What was needed to accomplish the objectives of Manhattan project was a weapon that could use Plutonium, a fissionable material which showed more promise for quantity production fast (and fullfilled that promise fully in 1945). Americans also build vast uranium enrichment capacity starting from war years, but the costs were huge and it did take time to develope effective processes and build enrichment facilities. Enrichment of HEU for Little Boy was tremendeous task, but it was needed because HEU-gun (take notice - the "slow" gun) was quite certain to work and would have given at least very limited capacity if implosion bomb design would have failed. But it didn't fail, and when successfull spherical implosion design (Mk-III) was on hand it served as only available bomb design for years. It could use both, Plutonium and HEU, or even composite cores.

The additive technology was studied and finally choosen in order to reduce the grossweight of the A-bomb for airborne carriers.


Sorry, i didn't get that. ?!?! What do you mean ??


Do you want to know the real meaning because V2 cannot be a "first generation A-bomb" carrier? Simple reply: the grossweight.


What i wrote in my first post in this thread ---- Exactly that !!


About MIRV's "brother killing feature" light run 1km in 3.3 microseconds, 10km in 33 micros. and 100km in 330 micros. If you want a simultaneous contigueus explosion centered 50km one each other or detonation occurs with a maximum time lap of 175 microseconds (actually impossible) or you must wait some hours for a second detonation. This is the reason of super H-bombs.


Like i posted previously you need carefull targeting planning to avoid "brotherkill", but don't exaggerate.

You don't need hours to wait. Most modern warheads are hardened against radiation (to protect them against nuclear tipped ABMs and to protect them against "brotherkill").

I don't have information how severe radiation exposure modern warheads can take. And you don't either. These are the most well kept secrets of nuclear powers.

We have to form our opinion on regard of what kind of design has proved to be most successfull over times (talking all the time about retaliatory weapons - mostly SLBMs) and MIRVs have proved to be the clear winners and multimegaton class warheads have been fallen to obscurity.

Early multimegaton missiles (Titan II, SS-9) were developed to kill cities indeed, and they had such poor accuracy that even with 10-20 megaton warheads they couldn't do anything else either.

Later Soviet big-guns (some SS-18 mods) were developed on my opinion mostly against enemys command and control structure. To put it straightly - to turn Cheyenne Mountain to Cheyenne Lake.



About power if 1kiloton=1000tons of TNT=1 Hiroshima, then 1 Megaton=1000x1000kilotons=1000 Hiroshima. Then 50 Megatons=50000 Hiroshima.


Hiroshima bomb was not 1 kt.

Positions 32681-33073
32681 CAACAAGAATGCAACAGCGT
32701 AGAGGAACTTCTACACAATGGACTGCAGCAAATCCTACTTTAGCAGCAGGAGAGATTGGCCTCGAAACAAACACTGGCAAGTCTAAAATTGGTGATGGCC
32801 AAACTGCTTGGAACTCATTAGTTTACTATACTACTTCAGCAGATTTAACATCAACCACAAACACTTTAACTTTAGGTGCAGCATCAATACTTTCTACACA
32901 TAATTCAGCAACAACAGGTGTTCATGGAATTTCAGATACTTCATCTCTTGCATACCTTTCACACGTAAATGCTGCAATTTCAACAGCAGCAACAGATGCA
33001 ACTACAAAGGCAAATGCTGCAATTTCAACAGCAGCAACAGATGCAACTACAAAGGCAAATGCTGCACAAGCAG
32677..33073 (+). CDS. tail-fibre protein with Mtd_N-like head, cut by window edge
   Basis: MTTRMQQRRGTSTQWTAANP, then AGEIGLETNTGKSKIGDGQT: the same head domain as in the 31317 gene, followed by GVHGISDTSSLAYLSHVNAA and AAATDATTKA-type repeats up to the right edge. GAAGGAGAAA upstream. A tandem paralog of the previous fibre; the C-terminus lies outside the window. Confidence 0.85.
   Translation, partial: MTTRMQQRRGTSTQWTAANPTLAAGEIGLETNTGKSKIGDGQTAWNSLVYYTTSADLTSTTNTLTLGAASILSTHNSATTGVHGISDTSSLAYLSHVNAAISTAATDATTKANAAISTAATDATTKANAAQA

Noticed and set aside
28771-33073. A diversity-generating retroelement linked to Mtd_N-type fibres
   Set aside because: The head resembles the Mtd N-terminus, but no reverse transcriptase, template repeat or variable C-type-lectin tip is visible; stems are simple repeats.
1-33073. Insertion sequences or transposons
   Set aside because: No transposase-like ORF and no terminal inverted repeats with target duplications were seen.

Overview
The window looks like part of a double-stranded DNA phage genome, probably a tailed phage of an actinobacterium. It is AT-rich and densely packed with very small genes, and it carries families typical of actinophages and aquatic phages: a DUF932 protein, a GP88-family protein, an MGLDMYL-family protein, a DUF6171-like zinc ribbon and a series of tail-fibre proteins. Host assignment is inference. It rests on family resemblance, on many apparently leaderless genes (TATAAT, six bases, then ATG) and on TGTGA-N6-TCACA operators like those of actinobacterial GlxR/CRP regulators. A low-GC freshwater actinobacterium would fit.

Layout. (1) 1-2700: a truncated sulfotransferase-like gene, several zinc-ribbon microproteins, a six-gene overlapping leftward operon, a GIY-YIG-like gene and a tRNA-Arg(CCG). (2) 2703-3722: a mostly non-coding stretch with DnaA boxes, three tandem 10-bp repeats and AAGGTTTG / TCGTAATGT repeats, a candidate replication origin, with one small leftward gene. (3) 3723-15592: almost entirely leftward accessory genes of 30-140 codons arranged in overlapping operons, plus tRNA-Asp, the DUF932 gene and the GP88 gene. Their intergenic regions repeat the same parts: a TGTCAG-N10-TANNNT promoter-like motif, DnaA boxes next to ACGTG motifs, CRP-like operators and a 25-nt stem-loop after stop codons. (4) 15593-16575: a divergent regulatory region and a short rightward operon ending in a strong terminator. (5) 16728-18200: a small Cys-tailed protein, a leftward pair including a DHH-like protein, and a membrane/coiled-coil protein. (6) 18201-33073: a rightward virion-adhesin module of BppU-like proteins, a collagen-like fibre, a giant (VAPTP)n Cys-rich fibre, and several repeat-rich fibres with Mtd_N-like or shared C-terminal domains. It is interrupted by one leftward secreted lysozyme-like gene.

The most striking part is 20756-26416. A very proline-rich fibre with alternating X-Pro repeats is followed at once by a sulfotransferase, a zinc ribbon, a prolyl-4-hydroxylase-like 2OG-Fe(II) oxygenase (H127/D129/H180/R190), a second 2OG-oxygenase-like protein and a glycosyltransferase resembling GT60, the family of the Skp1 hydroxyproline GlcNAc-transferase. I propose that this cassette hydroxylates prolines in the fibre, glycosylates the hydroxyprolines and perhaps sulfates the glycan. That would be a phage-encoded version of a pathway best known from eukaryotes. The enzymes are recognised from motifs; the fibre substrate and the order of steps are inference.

Predicted yield was 13.4 kt. Estimates about actual yield vary between 11 kt - 18 kt


(BTW. The 50+ megaton weapon that you continuosly refer is actually a 100 megaton weapon. It was tested with tungsten tertiary tamper to keep the fallout down. The actual weapon was 100 megaton, alltough there is possibility that 50+ megaton low-yield mod was also weaponized)


I said before 1Hiroshima=1Fat man but this is only a conventional charge...no one is 100%sure of the real power of that bomb because nobody was there to measure it. Someone said 1Hiroshima= 1000 tons of TNT= 1kiloton, someone else said 1 Hiroshima= 2.5 kilotons. It is not a 100% phisical measurement, so you are free to choose your own opinion about. It is impossible to measure exactly such a phoenomenon like a nuke only by effects in air.


Fat Man was about 20-22 kt. So it was little bit more powerfull than Little Boy. Fat Man yield can be stated more accurately because same assembly had been exploded earlier.

One thing is sure: Neither of them was even near 1 kt !


------------------------


.. how many short -tons are there in 1 metric ton? but the measurement of destructive power of any bomb is always related to ground effects in a para-scientific way.



There is nothing "para" on yield of nuclear weapons, after all we are talking about physical phenomenon that could be measured, not some out-of-the-world experience.




OK. That is enough. I am getting sick and tired about this worthless discussion... I don't think other members are getting anything valuable from this...

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Ok.

Post by gabriel pagliarani » 30 Sep 2002 18:28

Like do you want, Mark V. Stop it now, I don't like stupid querelle too.

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Re: Ok.

Post by Mark V » 30 Sep 2002 19:04

gabriel pagliarani wrote:Like do you want, Mark V. Stop it now, I don't like stupid querelle too.


I will leave this thread. Undefeated, because you never could post anything to back-up your claims and never did respond to any of my questions.